If I'm careful on my class prep/writing days, I can just fit in a run between the time when I get too stiff to sit at the computer any longer and the time I need to pick my son up from school. (If I'm overwhelmed or disorganized, I end up working up to the last possible minute, skating in to retrieve a reproachful looking child--not quite the last one in the breezeway, but nearly.) I do a certain amount of lecture preparation and article revision in my head while running. Of course, I also soak up the sun or, more often, wave to the other zealots trudging through the steady northwest rain. Today I made it, class notes and run, on a perfect, sunny spring day, with the tulips just overheating into saucers and the sawdust path almost dry in places.
Two years ago, my aunt and uncle sent us one of Mimi Williams' wonderful linoleum prints for our anniversary. [check out some of her work here] Titled "Stolen Moments," it's perfect for us: a woman reading a book, one hip leaning against the counter, her back to a pile of dishes in the sink. The print hangs proudly above our fireplace, the woman's eyes permanently averted from our kitchen clutter as well as hers. It welcomes me home, directing my attention to where it properly belongs (reading, art, family).
But I want to think of those moments (hours?!) spent running or reading--and writing, and translating--as found, not stolen. Alicia Yánez Cossío has talked in numerous interviews about writing at night, after her five children were in bed and her other obligations for the day concluded. Writing time then becomes escape time, treat time (though there's still the question of fatigue).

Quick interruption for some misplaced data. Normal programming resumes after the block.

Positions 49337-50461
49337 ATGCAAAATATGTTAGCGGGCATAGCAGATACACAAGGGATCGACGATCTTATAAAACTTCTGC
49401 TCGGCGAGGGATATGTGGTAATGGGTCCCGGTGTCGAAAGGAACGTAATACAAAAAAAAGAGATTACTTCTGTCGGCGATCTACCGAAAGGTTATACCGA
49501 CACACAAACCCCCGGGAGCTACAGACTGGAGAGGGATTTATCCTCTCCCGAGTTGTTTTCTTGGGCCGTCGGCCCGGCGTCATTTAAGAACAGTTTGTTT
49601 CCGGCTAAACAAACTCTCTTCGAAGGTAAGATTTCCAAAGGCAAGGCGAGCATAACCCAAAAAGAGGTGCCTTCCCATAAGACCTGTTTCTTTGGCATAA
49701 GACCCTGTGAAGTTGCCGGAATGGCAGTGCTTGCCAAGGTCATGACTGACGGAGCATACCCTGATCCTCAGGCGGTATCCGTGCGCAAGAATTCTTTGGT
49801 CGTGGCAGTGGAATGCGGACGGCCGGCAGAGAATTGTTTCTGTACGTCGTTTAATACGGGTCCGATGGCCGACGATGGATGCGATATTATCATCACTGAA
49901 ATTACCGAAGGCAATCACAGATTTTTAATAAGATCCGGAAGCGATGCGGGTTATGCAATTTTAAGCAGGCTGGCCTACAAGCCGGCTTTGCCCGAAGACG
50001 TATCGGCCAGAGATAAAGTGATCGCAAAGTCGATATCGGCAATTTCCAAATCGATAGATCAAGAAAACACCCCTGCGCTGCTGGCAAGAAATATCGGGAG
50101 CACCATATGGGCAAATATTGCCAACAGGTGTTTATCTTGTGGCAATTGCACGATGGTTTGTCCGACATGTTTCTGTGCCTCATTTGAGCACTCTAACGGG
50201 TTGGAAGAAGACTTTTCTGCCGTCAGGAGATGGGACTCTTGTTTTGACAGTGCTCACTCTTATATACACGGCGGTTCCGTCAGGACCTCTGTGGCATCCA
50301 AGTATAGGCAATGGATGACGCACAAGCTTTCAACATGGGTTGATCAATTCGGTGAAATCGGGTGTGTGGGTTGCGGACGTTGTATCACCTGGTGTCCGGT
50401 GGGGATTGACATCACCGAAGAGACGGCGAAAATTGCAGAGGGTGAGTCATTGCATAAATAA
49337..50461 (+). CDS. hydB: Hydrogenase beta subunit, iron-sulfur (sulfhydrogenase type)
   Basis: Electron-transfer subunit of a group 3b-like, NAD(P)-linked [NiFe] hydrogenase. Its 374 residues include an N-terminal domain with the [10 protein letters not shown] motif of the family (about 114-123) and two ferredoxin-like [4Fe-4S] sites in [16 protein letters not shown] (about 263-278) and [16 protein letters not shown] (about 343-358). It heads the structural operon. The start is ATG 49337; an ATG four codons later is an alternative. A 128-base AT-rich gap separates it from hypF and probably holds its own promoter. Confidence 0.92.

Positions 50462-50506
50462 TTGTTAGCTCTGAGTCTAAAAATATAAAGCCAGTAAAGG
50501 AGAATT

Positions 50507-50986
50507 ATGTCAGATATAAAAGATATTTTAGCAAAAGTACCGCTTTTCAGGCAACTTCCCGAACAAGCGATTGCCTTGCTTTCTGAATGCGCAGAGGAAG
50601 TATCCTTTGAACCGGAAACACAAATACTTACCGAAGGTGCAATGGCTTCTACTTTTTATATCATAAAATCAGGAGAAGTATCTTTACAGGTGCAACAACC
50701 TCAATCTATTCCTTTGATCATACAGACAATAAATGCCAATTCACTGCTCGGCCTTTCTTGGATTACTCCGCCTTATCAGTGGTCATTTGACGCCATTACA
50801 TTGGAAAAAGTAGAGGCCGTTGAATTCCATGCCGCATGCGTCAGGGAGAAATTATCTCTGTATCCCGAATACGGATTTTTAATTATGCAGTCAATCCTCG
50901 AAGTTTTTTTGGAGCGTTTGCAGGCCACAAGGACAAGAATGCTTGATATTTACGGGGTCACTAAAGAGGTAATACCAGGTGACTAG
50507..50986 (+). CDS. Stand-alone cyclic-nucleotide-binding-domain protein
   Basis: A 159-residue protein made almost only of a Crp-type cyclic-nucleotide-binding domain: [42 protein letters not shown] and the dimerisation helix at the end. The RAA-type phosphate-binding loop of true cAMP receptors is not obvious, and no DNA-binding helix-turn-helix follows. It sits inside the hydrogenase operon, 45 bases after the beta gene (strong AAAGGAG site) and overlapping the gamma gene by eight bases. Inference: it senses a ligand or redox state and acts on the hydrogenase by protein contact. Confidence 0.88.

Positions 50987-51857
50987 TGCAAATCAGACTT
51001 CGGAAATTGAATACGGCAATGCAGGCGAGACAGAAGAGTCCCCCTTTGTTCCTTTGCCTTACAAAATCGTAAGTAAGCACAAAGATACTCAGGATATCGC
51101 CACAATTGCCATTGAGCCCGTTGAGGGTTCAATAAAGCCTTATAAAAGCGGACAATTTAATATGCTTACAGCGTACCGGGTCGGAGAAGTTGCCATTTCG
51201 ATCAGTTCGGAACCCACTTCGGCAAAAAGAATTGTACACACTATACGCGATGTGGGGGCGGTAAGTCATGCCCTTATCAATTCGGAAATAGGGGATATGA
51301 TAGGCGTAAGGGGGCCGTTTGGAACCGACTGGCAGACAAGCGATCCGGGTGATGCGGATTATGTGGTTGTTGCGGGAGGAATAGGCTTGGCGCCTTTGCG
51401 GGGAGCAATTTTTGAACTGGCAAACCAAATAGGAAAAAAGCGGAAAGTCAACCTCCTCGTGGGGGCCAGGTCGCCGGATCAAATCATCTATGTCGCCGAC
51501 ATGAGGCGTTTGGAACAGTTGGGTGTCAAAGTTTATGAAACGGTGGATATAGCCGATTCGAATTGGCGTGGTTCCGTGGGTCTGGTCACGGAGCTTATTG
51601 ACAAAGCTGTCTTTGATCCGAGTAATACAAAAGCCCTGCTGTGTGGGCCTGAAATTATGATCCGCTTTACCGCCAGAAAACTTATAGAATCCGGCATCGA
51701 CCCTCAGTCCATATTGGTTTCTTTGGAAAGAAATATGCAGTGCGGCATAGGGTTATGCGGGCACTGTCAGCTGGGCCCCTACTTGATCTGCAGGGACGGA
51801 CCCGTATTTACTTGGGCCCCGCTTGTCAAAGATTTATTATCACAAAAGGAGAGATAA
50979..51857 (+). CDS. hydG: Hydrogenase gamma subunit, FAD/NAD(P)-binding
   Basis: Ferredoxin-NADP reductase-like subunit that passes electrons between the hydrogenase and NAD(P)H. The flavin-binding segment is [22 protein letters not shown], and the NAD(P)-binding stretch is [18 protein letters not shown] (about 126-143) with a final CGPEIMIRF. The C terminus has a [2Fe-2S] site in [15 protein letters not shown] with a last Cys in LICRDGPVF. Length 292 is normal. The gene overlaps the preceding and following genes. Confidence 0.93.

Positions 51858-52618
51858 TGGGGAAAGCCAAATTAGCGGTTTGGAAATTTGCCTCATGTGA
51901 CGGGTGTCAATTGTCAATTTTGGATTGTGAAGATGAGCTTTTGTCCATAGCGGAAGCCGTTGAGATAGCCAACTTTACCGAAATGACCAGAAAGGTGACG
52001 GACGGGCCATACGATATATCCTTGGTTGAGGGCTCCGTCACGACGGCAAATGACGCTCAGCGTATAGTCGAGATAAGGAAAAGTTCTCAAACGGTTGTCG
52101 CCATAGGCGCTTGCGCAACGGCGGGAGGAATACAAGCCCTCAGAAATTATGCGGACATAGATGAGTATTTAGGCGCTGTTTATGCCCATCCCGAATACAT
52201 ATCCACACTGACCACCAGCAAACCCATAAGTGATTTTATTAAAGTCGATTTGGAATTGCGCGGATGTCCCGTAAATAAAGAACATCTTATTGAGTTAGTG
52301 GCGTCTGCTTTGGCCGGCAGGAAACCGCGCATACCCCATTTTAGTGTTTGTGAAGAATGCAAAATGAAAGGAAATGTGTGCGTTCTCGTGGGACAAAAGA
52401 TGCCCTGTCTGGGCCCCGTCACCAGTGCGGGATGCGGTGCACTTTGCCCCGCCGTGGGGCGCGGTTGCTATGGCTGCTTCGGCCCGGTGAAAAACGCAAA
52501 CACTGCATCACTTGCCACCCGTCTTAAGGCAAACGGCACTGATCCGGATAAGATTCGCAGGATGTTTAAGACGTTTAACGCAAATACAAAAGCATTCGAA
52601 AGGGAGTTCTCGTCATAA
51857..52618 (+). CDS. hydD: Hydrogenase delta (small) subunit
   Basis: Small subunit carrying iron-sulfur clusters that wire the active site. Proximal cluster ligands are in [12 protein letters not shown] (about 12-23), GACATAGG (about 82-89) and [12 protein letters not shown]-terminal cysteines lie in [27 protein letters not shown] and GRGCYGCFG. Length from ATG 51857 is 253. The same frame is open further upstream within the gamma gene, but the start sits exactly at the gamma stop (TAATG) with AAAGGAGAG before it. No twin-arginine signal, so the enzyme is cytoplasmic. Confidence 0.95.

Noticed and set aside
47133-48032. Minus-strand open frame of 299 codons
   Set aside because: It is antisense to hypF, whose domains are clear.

One of my daughter's assignments this week was to create found poems from the dialogue in the novel they're studying in school. I think of a found poem as more serendipitous--wow! look at that irresistible collection of words out of the blue!--but it's an intriguing thought, to come at the book from another angle, to see the words on the page as somewhat arbitrarily arrayed, and thus open to rearrangement.
My "found" poem for the week? The student who came up after a class on César Vallejo, bubbling over in her eagerness to show me and my teaching assistant the tattoo on her back dedicated to the Peruvian poet. A genuine fan, no revision required.
There's always a story waiting somewhere.